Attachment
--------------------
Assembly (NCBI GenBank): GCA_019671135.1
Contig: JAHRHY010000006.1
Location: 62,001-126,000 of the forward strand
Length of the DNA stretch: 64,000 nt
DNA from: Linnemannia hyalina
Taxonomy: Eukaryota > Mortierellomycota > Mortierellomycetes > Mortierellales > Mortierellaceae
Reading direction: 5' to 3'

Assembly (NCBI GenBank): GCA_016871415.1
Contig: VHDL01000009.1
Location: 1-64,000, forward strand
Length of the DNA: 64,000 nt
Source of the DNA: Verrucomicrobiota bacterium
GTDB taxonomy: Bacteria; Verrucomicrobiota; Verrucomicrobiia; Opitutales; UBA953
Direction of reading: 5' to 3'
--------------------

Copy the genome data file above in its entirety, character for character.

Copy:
Assembly (NCBI GenBank): GCA_019671135.1
Contig: JAHRHY010000006.1
Location: 62,001-126,000 of the forward strand
Length of the DNA stretch: 64,000 nt
DNA from: Linnemannia hyalina
Taxonomy: Eukaryota > Mortierellomycota > Mortierellomycetes > Mortierellales > Mortierellaceae
Reading direction: 5' to 3'

Assembly (NCBI GenBank): GCA_016871415.1
Contig: VHDL01000009.1
Location: 1-64,000, forward strand
Length of the DNA: 64,000 nt
Source of the DNA: Verrucomicrobiota bacterium
GTDB taxonomy: Bacteria; Verrucomicrobiota; Verrucomicrobiia; Opitutales; UBA953
Direction of reading: 5' to 3'